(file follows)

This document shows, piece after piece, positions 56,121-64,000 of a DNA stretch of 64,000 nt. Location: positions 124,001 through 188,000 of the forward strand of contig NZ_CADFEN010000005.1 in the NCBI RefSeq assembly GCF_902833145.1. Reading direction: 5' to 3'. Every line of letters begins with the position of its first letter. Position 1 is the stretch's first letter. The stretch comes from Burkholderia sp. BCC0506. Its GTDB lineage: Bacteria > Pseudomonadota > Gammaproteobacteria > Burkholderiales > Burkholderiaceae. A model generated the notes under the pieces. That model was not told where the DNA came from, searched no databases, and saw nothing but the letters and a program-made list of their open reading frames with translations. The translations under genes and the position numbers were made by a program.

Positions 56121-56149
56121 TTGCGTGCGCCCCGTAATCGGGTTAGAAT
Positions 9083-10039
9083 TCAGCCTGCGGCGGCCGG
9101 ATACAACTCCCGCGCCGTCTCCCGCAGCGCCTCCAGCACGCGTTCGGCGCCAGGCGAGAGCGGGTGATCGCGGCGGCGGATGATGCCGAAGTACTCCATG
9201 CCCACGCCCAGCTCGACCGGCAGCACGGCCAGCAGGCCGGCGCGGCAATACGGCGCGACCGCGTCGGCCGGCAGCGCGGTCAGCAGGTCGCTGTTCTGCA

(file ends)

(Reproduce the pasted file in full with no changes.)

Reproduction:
This document shows, piece after piece, positions 56,121-64,000 of a DNA stretch of 64,000 nt. Location: positions 124,001 through 188,000 of the forward strand of contig NZ_CADFEN010000005.1 in the NCBI RefSeq assembly GCF_902833145.1. Reading direction: 5' to 3'. Every line of letters begins with the position of its first letter. Position 1 is the stretch's first letter. The stretch comes from Burkholderia sp. BCC0506. Its GTDB lineage: Bacteria > Pseudomonadota > Gammaproteobacteria > Burkholderiales > Burkholderiaceae. A model generated the notes under the pieces. That model was not told where the DNA came from, searched no databases, and saw nothing but the letters and a program-made list of their open reading frames with translations. The translations under genes and the position numbers were made by a program.

Positions 56121-56149
56121 TTGCGTGCGCCCCGTAATCGGGTTAGAAT
Positions 9083-10039
9083 TCAGCCTGCGGCGGCCGG
9101 ATACAACTCCCGCGCCGTCTCCCGCAGCGCCTCCAGCACGCGTTCGGCGCCAGGCGAGAGCGGGTGATCGCGGCGGCGGATGATGCCGAAGTACTCCATG
9201 CCCACGCCCAGCTCGACCGGCAGCACGGCCAGCAGGCCGGCGCGGCAATACGGCGCGACCGCGTCGGCCGGCAGCGCGGTCAGCAGGTCGCTGTTCTGCA